The aim of this study was to validate orthogonal polarization spectral (OPS) imaging against intravital fluorescence microscopy (IFM) for microvascular measurements in normal skin and during wound healing. Experiments were performed on the ears of hairless mice (N = 8). The diameter of arterioles and venules, red blood cell velocity in venules, and the functional capillary density were assessed under normal conditions using OPS imaging and IFM. After creation of a circular wound, these observations were repeated at the identical microvascular regions on days 4, 7, 10, and 15. Images were videotaped, and CapImage was used for off-line computer-assisted analysis. Using OPS imaging, the microcirculation of wounded skin in hairless mice could be observed successfully. The regression analyses against standard IFM revealed a significant (p < 0.001) correlation for measurements of all microcirculatory parameters investigated (venular diameter:r 2 = 0.98, N = 345; red blood cell velocity:r 2 = 0.51, N = 326; functional capillary density:r 2 = 0.44, N = 156). However, for diameter as well as for functional capillary density measurements, OPS imaging yielded lower absolute values compared with IFM. The authors were able to validate OPS imaging against IFM for the measurement of microvascular parameters in an animal model of skin wound healing. Such a device should now help to study the role of microcirculation in physiology and pathophysiology during wound healing in patients. First clinical investigations are promising.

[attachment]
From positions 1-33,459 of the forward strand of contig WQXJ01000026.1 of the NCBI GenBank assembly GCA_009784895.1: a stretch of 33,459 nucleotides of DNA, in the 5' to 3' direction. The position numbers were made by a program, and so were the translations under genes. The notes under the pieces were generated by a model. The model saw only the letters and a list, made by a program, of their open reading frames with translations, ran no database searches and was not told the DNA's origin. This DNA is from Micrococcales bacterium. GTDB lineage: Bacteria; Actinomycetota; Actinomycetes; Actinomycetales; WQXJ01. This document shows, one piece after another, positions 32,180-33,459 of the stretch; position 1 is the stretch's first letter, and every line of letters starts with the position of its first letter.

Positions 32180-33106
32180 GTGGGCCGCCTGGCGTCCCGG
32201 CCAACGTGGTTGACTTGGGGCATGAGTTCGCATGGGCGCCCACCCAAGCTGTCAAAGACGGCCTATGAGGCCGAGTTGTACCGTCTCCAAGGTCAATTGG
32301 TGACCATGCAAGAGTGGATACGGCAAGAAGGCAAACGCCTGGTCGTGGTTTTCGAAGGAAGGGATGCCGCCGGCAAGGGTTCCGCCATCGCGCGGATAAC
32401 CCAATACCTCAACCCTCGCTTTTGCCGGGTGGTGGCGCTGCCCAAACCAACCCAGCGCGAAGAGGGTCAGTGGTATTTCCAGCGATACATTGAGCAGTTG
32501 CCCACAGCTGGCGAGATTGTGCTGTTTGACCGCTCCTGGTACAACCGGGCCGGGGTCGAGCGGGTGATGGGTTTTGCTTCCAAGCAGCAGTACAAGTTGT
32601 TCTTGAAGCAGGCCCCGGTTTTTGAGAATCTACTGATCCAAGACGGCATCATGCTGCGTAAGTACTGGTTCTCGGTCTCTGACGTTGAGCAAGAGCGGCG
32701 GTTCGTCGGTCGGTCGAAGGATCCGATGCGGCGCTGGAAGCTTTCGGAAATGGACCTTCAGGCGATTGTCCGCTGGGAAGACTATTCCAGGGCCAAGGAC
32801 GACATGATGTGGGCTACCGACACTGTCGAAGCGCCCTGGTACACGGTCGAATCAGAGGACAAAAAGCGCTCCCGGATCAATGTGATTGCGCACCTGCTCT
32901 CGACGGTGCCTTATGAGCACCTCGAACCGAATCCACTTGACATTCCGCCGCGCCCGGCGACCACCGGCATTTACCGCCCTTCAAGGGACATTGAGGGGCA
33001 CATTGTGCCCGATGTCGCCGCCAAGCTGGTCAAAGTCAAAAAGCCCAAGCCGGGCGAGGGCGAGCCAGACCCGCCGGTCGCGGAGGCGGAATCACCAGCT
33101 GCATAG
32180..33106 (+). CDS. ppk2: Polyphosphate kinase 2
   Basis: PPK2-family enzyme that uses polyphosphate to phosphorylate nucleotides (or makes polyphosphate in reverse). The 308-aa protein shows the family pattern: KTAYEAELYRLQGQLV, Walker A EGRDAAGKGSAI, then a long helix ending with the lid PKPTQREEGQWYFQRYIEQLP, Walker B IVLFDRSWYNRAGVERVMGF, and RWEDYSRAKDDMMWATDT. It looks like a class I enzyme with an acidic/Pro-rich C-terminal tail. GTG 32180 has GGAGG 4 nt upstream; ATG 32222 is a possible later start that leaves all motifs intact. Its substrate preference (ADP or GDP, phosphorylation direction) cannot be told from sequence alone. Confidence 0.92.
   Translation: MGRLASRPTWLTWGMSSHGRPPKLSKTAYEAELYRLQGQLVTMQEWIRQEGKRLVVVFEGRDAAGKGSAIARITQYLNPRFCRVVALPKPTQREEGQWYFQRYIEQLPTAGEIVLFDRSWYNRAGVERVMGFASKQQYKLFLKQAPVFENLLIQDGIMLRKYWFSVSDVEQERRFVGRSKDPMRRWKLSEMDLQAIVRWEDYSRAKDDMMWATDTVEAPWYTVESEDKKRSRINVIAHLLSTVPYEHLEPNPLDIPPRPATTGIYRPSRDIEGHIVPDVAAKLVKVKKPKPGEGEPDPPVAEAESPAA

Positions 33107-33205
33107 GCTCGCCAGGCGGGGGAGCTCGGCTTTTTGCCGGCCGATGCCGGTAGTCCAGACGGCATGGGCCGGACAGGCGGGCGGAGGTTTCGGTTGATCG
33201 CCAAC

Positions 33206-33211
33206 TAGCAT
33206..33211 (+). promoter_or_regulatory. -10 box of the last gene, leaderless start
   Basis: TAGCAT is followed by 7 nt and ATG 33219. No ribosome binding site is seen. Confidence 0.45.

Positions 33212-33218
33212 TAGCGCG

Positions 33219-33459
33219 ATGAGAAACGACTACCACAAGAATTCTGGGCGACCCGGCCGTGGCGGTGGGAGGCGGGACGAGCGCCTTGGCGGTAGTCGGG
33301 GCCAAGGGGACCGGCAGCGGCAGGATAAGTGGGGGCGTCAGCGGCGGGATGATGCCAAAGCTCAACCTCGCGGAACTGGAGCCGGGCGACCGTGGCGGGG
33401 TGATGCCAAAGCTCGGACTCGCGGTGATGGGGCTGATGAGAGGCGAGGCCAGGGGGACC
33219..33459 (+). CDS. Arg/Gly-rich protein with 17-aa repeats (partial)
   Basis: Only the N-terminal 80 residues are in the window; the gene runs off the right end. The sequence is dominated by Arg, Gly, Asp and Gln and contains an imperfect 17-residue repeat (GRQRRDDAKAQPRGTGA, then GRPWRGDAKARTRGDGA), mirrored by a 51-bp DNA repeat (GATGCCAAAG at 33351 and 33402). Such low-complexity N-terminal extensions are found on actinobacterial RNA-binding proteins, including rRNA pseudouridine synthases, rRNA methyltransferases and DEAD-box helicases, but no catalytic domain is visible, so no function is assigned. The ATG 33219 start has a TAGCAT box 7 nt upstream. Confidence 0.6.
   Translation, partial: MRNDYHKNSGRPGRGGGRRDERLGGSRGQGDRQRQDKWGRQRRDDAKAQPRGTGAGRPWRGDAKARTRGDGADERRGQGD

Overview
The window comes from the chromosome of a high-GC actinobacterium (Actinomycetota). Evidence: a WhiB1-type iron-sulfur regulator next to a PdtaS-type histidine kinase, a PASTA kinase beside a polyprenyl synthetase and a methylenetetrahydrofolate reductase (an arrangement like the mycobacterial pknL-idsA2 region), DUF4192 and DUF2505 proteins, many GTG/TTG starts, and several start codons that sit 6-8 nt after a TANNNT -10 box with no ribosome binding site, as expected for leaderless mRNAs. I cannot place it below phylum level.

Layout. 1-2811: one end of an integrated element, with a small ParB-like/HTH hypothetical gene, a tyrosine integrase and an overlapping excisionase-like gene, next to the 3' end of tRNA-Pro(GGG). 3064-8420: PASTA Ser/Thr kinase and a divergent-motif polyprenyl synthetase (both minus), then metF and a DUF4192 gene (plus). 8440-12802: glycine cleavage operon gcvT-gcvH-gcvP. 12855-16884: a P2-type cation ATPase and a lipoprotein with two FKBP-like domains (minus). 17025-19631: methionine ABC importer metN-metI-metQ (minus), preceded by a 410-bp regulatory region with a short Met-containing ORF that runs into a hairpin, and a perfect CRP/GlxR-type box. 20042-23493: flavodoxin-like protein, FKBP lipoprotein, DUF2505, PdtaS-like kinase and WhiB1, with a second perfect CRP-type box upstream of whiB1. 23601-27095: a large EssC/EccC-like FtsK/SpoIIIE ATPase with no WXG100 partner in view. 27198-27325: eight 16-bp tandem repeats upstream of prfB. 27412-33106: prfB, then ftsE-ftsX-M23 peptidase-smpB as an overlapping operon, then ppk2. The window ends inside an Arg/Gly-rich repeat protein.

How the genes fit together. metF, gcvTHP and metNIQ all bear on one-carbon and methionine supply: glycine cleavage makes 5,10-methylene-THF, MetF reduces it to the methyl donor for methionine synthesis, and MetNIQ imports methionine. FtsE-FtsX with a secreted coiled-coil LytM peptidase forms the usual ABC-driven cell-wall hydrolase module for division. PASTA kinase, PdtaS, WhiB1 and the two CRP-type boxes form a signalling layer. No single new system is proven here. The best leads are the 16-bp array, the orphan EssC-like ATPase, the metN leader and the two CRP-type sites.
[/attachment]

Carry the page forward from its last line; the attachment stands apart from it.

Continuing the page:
*Institute for Surgical Research, †Department of Surgery, Ludwig–Maximilians University Munich, University Hospital Grosshadern, Germany.
Received Jul 3, 2001, and
in revised form Nov 7, 2001.
Accepted for publication Nov 7, 2001.
Address correspondence and reprint requests to Dr Langer, Clinic for Plastic and Hand Surgery/Burn Center, Ruhr University Bochum, BG-Trauma Center, Buerkle-de-la-Camp Platz 1, 44789 Bochum, Germany.
Langer S, Born F, Hatz R, Biberthaler P, Messmer K. Orthogonal polarization spectral imaging versus intravital fluorescent microscopy for microvascular studies in wounds.